Research from Henry Wiencek & Curated by Jennifer Martin
We will honor John L. Hairston during the Celebrating Courage Weekend August 11th & 12th.
John L. was the seventh generation from the original Hairston settlers in the Walnut Cove/Pine Hall area. He went to great lengths to receive an education, even repeating the same grade a few times in the local school because it was the highest grade there and even as a young man Mr. Hairston had a passion for education.
His education was interrupted for 12 years while he worked in the Brickyard to help take care of his family and John L. Hairston would go on to honorably serve his country in the United States Army in the 372nd Infantry Regiment of the United States Army for forty-four months.
During his service in World War II, Mr. Hairston married his childhood sweetheart, Ms. Ruth Anderson in 1942. Mrs. Ruth Anderson herself was the Valedictorian of her high school class and they both would go on to earn college degrees: Mr. Hairston from North Carolina A & T State University in Greensboro, North Carolina [NCAT] and Mrs. Ruth Hairston from Winston-Salem State University.
Mr. Hairston earned an engineering degree from NCAT with a minor in Math Education in 1951. Although he was offered a job in New Jersey as an engineer where he would make much more money than he could in the segregated South the death of his grandmother kept Mr. Hairston in Pine Hall helping his family.
This well-educated man ended up bagging groceries at the A & P in Greensboro. An offer came to him to teach math at the all-black London School in Walnut Cove. John L. took the job and taught for a while before being offered the engineering position in N.J. once more.
It would have paid twice as much money as he was making as a teacher but John L. Hairston remained dedicated to the development of educational opportunities for the children of African – American families including his three children; Ted, Tony, and Mona Lisa. Before long, John L. was principal of London School. Their three children would all go on to be college graduates and serve their communities in the spirit of their father.
Although the nation had already passed desegregation laws, Stokes County schools were still segregated while Mr. Hairston was the principal of London High School. History was made when students from London School marched in protest down Main Street of Walnut Cove in 1968 when there was a push to close the London School. The march ended up fully integrating Walnut Cove and London High School became an elementary school; it became a grammar school, serving fifth through eighth graders of all races. Stokes County Schools became integrated.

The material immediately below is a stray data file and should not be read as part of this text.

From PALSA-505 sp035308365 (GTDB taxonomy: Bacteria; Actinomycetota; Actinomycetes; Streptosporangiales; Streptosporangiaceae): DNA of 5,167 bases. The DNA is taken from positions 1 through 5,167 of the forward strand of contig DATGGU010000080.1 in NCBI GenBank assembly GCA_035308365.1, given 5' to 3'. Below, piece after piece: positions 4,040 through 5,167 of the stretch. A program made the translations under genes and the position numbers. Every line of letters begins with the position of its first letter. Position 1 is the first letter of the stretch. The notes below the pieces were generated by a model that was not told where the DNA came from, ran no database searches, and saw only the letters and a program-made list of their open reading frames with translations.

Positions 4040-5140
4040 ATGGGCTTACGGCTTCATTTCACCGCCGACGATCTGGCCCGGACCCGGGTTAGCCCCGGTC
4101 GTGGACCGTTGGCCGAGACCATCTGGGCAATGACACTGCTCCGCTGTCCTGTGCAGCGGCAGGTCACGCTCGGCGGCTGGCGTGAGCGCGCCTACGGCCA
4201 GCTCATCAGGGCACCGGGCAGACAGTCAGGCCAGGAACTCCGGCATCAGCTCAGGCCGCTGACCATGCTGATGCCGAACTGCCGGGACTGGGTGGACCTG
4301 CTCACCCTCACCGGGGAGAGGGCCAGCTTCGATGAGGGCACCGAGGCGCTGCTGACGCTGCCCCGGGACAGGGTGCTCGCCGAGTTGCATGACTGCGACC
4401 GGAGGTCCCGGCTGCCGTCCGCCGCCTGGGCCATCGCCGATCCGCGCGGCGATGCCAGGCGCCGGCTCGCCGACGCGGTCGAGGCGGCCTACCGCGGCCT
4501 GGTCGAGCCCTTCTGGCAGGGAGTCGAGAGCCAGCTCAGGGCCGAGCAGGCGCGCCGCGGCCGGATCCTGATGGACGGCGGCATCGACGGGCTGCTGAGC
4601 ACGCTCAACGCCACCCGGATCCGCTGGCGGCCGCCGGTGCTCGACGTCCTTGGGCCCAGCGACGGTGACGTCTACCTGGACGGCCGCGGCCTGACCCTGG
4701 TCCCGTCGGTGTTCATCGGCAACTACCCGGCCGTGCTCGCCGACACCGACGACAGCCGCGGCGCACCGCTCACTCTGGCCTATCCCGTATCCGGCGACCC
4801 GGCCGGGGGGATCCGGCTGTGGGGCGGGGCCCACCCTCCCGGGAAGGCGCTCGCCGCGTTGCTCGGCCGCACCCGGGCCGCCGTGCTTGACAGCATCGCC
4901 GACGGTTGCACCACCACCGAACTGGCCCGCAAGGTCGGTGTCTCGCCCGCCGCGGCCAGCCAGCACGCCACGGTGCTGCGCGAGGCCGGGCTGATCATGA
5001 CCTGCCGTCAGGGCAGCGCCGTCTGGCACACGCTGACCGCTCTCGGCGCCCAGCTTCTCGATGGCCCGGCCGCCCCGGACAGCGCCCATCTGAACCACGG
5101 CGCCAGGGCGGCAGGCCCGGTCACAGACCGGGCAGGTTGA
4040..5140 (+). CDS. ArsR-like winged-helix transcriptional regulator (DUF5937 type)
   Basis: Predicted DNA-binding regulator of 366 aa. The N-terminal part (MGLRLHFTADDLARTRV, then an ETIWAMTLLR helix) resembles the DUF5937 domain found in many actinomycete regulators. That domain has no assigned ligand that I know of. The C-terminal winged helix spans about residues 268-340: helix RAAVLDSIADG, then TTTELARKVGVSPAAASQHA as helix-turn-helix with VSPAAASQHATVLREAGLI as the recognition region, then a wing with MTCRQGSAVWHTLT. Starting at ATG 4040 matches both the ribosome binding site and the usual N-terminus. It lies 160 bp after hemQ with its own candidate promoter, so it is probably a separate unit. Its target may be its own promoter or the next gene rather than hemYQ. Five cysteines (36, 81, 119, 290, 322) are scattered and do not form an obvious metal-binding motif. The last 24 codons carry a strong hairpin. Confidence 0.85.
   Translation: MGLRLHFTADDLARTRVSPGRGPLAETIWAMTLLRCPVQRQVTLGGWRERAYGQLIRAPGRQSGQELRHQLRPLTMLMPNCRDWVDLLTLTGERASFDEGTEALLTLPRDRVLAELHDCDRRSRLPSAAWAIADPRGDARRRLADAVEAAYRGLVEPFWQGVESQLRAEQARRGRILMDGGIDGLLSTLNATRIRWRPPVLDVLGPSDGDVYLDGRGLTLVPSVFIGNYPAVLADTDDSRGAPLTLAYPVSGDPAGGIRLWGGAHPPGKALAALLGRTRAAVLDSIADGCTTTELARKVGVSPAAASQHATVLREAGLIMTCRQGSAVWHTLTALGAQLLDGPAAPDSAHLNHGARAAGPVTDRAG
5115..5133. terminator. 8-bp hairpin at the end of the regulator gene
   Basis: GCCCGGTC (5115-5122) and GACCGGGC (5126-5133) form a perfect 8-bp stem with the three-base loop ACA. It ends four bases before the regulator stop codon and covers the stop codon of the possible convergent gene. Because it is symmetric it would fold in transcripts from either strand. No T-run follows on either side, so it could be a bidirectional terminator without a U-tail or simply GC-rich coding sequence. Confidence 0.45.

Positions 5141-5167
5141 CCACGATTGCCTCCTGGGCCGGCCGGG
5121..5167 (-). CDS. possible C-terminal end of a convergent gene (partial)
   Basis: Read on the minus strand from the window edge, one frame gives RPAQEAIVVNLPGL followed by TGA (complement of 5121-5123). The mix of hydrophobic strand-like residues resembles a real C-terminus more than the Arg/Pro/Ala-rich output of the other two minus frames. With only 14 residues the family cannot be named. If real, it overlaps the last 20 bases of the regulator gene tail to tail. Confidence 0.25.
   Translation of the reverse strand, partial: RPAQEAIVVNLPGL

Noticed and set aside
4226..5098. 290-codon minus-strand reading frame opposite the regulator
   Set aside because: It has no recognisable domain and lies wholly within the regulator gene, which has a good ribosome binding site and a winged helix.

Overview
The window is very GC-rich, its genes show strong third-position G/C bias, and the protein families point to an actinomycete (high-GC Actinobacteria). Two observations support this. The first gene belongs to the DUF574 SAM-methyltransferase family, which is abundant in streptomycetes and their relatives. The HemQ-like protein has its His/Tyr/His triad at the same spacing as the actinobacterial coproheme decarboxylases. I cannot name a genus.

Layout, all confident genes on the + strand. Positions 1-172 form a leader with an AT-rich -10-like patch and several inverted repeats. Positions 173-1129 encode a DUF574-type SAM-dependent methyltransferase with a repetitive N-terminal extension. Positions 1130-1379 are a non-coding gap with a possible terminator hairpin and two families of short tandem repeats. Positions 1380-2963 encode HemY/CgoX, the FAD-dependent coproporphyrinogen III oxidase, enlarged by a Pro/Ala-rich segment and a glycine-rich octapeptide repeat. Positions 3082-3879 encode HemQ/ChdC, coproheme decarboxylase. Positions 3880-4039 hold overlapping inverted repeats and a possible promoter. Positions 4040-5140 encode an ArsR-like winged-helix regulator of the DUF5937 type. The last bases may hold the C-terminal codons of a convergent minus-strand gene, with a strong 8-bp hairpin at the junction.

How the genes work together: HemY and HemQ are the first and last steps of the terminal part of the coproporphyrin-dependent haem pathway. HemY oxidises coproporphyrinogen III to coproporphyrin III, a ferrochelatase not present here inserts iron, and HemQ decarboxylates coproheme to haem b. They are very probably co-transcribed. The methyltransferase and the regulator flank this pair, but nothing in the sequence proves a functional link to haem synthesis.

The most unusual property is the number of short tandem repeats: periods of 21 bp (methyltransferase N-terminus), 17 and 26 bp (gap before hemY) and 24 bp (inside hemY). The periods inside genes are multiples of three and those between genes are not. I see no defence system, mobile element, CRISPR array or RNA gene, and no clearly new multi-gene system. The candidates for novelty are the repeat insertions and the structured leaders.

John L. Hairston remained principal and served the State of North Carolina over the course of a forty-five-year career in education. While leading the way in education Mr. Hairston remained an active member of Pine Hall Baptist Church where he served as the head of the Deacon Board for thirty-five years, Building Fund Treasurer, Sunday School teacher, and the Sunday School Superintendent. As with their marriage and careers in education, his wife was by his side as the church pianist for four decades. John L. Hairston’s belief in service extended to his community where he was on the Board of Directors of the Yadkin Valley Economic Development District. Among Mr. Hairston’s many charitable efforts was his fifteen years of service with the Stokes-Rockingham V.F.D. that he helped organize. Mr. Hairston was a member of the first County Planning Board and served on the Board of Directors of the East Stokes Outreach Ministry. Mr. Hairston received many awards, citations, and honors over his life; he remained most proud of The National Alumni Association of the North Carolina Agricultural and Technical University for outstanding contributions to the desegregation of Stokes County Schools.